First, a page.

By Nancy Keenan and Roberta Combs
Wednesday, October 17, 2007
As the presidents of NARAL Pro-Choice America and the Christian Coalition of America, we are on opposite sides of almost every issue. But when it comes to the fundamental right of citizens to participate in the political process, we're united -- and very, very worried.
Free speech shouldn't stop when you turn on your computer or pick up your cellphone. But recent actions by the nation's biggest communications corporations should be of grave concern to all who care about public participation in our democracy, particularly our leaders in Congress.
Last month, Verizon Wireless refused to approve NARAL Pro-Choice America's application for a text-messaging "short code," a program that enables people to voluntarily sign up to receive updates by texting a five-digit code. When NARAL Pro-Choice America protested, the nation's second-largest wireless carrier initially claimed the right to block any content "that, in its discretion, may be seen as controversial or unsavory."
After news of Verizon's censorship hit the front page of the New York Times, and sparked a public outcry, the company quickly backpedaled. Verizon issued an apology and blamed the blocking on a "dusty internal policy," while still reserving the right to block text messages in the future at its discretion.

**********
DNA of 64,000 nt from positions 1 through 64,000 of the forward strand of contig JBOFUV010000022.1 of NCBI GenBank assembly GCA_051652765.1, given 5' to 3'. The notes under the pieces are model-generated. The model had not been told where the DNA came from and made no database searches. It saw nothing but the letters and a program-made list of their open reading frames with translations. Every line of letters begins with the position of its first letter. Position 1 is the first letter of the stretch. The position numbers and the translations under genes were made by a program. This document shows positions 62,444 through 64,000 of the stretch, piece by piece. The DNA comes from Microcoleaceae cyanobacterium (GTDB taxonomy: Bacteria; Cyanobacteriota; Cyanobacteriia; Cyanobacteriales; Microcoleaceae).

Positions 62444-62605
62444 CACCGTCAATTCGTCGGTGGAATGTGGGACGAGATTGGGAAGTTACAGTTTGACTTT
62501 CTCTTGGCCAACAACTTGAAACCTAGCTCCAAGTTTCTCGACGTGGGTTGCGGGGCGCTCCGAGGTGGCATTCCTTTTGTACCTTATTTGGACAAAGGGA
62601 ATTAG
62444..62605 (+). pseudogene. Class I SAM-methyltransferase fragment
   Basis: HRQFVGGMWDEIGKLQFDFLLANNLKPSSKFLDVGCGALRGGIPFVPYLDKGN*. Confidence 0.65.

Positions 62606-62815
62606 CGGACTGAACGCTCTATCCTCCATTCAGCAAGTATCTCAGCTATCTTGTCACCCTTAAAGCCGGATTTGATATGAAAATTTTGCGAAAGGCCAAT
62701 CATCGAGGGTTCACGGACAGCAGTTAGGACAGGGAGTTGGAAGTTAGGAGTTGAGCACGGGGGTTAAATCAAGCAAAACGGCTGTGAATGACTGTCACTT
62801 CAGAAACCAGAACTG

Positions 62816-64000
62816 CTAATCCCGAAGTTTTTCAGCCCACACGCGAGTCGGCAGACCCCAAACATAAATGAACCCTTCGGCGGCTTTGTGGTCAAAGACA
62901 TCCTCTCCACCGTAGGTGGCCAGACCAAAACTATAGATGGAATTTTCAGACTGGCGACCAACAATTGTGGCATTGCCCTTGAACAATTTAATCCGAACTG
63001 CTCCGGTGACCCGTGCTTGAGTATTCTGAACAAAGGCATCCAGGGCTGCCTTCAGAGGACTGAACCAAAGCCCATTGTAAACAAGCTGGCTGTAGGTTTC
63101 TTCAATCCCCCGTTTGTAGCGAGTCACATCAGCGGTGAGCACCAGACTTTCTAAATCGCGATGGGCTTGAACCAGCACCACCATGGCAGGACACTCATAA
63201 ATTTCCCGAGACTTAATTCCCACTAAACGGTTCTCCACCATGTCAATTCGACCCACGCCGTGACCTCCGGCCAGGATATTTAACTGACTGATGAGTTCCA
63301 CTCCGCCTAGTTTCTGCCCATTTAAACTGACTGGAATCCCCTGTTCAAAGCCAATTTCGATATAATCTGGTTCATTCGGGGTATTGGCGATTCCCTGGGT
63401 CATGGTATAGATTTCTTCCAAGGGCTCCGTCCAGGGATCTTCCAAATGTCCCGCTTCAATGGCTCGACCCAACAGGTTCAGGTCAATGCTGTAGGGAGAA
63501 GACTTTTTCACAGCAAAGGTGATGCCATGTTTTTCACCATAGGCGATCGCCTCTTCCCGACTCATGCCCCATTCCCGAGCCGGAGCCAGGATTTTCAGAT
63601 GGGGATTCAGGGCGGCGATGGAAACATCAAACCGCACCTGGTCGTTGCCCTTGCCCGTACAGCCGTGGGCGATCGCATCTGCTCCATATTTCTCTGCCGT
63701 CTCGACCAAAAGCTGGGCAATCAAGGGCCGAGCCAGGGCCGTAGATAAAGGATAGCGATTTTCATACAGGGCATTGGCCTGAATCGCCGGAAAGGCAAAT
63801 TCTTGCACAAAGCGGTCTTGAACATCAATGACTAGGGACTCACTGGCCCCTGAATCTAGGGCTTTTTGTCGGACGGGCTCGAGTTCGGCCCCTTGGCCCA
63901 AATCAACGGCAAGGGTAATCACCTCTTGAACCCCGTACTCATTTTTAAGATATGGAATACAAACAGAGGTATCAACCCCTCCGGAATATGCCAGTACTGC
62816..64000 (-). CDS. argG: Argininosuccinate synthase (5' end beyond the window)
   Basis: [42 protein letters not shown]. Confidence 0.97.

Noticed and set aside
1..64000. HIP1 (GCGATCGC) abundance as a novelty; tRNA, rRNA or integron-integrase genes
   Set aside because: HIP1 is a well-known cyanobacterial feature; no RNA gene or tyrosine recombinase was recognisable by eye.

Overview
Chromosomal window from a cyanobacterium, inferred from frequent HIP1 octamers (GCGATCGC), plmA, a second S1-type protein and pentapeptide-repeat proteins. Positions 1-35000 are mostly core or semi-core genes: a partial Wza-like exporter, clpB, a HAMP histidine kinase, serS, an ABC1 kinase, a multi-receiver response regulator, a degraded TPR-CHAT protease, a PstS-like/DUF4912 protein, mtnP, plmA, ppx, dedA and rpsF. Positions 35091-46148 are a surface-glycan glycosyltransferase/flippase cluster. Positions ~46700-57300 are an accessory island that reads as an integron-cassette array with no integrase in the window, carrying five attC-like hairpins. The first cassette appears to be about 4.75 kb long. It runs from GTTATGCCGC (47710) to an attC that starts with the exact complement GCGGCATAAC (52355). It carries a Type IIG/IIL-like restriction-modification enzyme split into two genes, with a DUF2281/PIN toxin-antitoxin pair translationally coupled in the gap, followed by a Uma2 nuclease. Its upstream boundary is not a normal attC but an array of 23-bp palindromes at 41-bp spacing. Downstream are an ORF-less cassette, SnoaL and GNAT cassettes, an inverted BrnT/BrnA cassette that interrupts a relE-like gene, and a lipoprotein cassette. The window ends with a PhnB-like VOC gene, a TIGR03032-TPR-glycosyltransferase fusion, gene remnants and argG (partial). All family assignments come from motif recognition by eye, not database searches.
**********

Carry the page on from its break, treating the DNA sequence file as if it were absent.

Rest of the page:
When it comes to censoring free speech, sorry just isn't good enough. Whatever your political views -- conservative or liberal, Republican or Democrat, pro-choice or pro-life -- it shouldn't be up to Verizon to determine whether you receive the information you requested. Why should any company decide what you choose to say or do over your phone, your computer or your BlackBerry? Technologies are converging in our communications system, but the principles of free expression and the rights of all Americans to speak without intervention should remain paramount.
This issue is broader than one organization, one company or one topic. The issue is how communications companies can believe they have the authority to block content in the first place.
Both of our groups, with other organizations across the political spectrum, are working to raise our members' awareness of the potential for discrimination in communications and of the impact it could have on how we engage in political advocacy in an ever-evolving technological world.
We're asking Congress to convene hearings on whether existing law is sufficient to guarantee the free flow of information and to protect against corporate censorship. The public deserves an open and fair conversation about this important issue.
If corporations can't tell Americans what to say on a phone call, they shouldn't be able to control content or tell us what to say in a text message, an e-mail or anywhere else.
That's something all Americans -- regardless of their political views -- can agree on.